Nigel Dodds Calls For The Truth Over Shankill Bombing

In a statement regarding Allison Morris’s Irish News story of prior police knowledge and inaction of the Shankill bombing, Nigel Dodds MP, DUP deputy leader, said:

“The mass sectarian murder of the Shankill Bomb was one of the most heinous acts perpetrated by the Provisional IRA. It was a premeditated slaughter of innocents, an event that stands out amongst the PIRA’s more than 1800 bloody murders.

Recent newspaper claims have refocused attention on this horrific act. Some of what has been written appears sensationalist and dubious. However, if only elements of it are true it is a matter of the deepest concern. Thus we must find a way to get to the truth.

Within the existing framework for victims the most obvious route is to pursue a complaint to the Police Ombudsman. The DUP has been in contact with the families’ spokesperson and the Party Leader, I and my North and West Belfast colleagues will meet with them as soon as possible to offer our full support.”

When just last week Dodds was faced with the question about state collusion in killings during the troubles, he seemed to casually dismiss it.

As mentioned in this article, regarding Alexander Litvenenko, I asked if it was hypocritical of the British Government (to grandstand about Russia’s actions), Dodds responded by saying, “Well I don’t agree at all, because, I mean, it’s entirely a spurious argument to make and I think its one that actually harks back to the past…, ” he then went on to discuss Litvenenko’s family and wider issues and gave the subject of collusion or state involvement in killings here no further reference.

Given that most of the incidents that are talked about as being linked to state collusion seem to fall heavily on the nationalist side – it’s interesting that referring to these is harking back to the past, but when The Irish News reveals possible security force involvement in the Shankill Bombing, 1993 isn’t in the past and is indeed worth his attention.

Nigel Dodds and First Minister Arlene Foster are now to meet the families of the victims of the Shankill Bombing, one wonders how many families of alleged state/security force linked killings they have previously met with personally following allegations such as these.

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  • Ernekid

    Does anyone else find this constant squabbling about what happened in the past really boring? Who cares anymore? It’s just really boring.

  • mickfealty

    I’m old enough to still care, but it is only boring because it comes packaged laden with promise but seemingly with no will do anything about it.

  • Belfast Barman(ager)

    I’m of a stance somewhere inbetween you both. I’m not old enough (or unlucky enough) to have any personal stake in finding out what happened in the past – although I sympathise strongly with those who suffered and continue to do so. If there’s no apparant likelihood of a positive outcome though, it’s time for society to cut its losses.

  • Kev Hughes

    ‘When just last week Dodds was faced with the question about state collusion in killings during the troubles, he seemed to casually dismiss it.’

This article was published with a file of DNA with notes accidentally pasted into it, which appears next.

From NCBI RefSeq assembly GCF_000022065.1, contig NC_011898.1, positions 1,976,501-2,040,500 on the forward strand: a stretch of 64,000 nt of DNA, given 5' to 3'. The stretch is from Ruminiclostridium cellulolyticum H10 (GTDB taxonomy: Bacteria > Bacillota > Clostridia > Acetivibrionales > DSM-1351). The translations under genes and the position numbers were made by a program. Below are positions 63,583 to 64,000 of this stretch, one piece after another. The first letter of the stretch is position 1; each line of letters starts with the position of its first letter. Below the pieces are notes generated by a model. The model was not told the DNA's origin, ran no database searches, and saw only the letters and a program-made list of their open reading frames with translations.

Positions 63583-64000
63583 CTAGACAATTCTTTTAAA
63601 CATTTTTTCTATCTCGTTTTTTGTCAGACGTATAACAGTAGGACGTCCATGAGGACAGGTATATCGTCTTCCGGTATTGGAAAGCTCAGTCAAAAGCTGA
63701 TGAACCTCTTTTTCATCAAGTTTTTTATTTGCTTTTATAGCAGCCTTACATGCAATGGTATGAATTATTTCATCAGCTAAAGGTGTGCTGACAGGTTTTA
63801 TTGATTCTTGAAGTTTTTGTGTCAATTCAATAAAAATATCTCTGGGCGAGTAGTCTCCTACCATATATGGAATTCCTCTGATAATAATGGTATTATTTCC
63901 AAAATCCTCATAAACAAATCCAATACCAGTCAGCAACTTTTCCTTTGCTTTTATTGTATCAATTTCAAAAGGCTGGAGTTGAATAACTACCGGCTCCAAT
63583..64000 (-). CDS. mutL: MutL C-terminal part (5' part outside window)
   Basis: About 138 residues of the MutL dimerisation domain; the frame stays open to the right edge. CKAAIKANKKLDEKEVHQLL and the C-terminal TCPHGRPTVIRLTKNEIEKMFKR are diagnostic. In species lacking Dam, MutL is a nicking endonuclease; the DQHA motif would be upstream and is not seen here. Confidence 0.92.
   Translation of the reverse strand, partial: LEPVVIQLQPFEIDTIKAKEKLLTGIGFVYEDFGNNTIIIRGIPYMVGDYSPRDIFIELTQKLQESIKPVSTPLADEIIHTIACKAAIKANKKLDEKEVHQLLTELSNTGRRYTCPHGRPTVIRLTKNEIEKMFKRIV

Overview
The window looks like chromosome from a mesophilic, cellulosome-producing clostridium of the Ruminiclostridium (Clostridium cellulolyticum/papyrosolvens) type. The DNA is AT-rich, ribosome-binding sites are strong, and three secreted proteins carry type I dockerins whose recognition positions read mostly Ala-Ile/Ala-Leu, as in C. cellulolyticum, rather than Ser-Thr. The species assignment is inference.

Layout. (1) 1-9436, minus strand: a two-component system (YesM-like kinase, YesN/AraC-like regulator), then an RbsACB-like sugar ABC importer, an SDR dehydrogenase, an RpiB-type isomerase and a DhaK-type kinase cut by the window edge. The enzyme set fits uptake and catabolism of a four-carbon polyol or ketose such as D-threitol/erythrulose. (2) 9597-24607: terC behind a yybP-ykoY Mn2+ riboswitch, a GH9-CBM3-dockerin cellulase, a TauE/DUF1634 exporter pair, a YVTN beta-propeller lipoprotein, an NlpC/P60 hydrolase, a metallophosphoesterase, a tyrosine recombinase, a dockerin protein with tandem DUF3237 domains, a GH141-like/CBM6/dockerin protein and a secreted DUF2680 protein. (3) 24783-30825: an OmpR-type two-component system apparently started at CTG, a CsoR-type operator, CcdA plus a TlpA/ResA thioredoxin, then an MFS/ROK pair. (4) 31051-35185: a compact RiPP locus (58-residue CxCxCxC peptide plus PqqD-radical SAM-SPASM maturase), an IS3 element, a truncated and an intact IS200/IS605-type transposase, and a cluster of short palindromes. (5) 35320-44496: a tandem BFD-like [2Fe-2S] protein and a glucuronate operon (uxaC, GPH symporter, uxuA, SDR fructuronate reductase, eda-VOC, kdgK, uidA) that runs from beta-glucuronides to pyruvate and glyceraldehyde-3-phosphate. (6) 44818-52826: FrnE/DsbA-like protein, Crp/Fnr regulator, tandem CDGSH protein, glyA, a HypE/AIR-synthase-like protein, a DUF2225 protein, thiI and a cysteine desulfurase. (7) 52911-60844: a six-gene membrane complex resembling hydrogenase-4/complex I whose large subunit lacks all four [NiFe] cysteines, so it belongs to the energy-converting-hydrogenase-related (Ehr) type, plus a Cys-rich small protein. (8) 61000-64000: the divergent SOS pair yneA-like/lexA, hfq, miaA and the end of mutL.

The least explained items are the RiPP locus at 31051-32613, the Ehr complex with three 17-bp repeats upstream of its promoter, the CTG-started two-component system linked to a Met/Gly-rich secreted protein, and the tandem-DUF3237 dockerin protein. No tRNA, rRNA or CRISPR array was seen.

Brass neck…

  • Kronsteen

    It’s not boring if it happens to have been your loved one who was blown to bits or shot dead, if it references an incident which took away your legs or face or arm.

    The scars of having suffered extreme cruelty, injustice and plain old unfairness remain and any update of any kind, any progress, is welcomed. It’s a part of the hunt for justice, closure, peace of mind, whatever you want to call it.

    Yet in understanding that, I have to say I agree with the sentiment. The fact is that this took place in a very different, if not too distant, past. People could spend the rest of their lives looking for that justice, for something to balance out the unfairness, but I fear they will never get it. Even if every person who killed or maimed anyone was rounded up and jailed for all of a handful of months, the scars would still be there.

    Northern Ireland as a whole should do the bravest thing it has ever done and draw the line under all of this. I recognise that’s an outrageous thing to say in the minds of many people who suffered a great deal, but I believe otherwise we’re on a road to nowhere.

    Soldiers, police, terrorists of all hues – set the date and draw the line. Prior to that date, the cases all get closed. It’s a bitter pill but the simplest, fairest solution.

    Besides all that, it’s pretty damn clear the PSNI cannot handle what is being asked of them.

  • Tochais Siorai

    Why was the bombing allowed to proceed? Was it incompetence or were the possible outcomes a win-win to a certain mindset within the intelligence services?

    1. If they also believed that Johnny Adair and his mates were meeting upstairs, then all going to plan there would be a few less nutters for them to deal with.
    2. If it went wrong and civilians were killed then it would be serious embarrassment for the IRA & a leg up for those in the ‘republican movement’ who wanted to concentrate on politics.

    Am I missing anything?

  • Kronsteen

    Sounds highly possible to me. Also possible they had no specific info about it beforehand but, all things considered, that seems less likely.

  • Chingford Man

    Can you give it a rest, Barman? As has been explained to you many times already, Dodds wanted to answer the question that was asked, which was not about Northern Ireland.

    Oh and I would imagine those families of “alleged state/security force linked killings” would probably not seek to meet the DUP with their concerns. So unless you can produce evidence that Foster and Dodds have unreasonably refused requests for meetings, perhaps you should refrain from insinuating hypocrisy?

  • Ben De Hellenbacque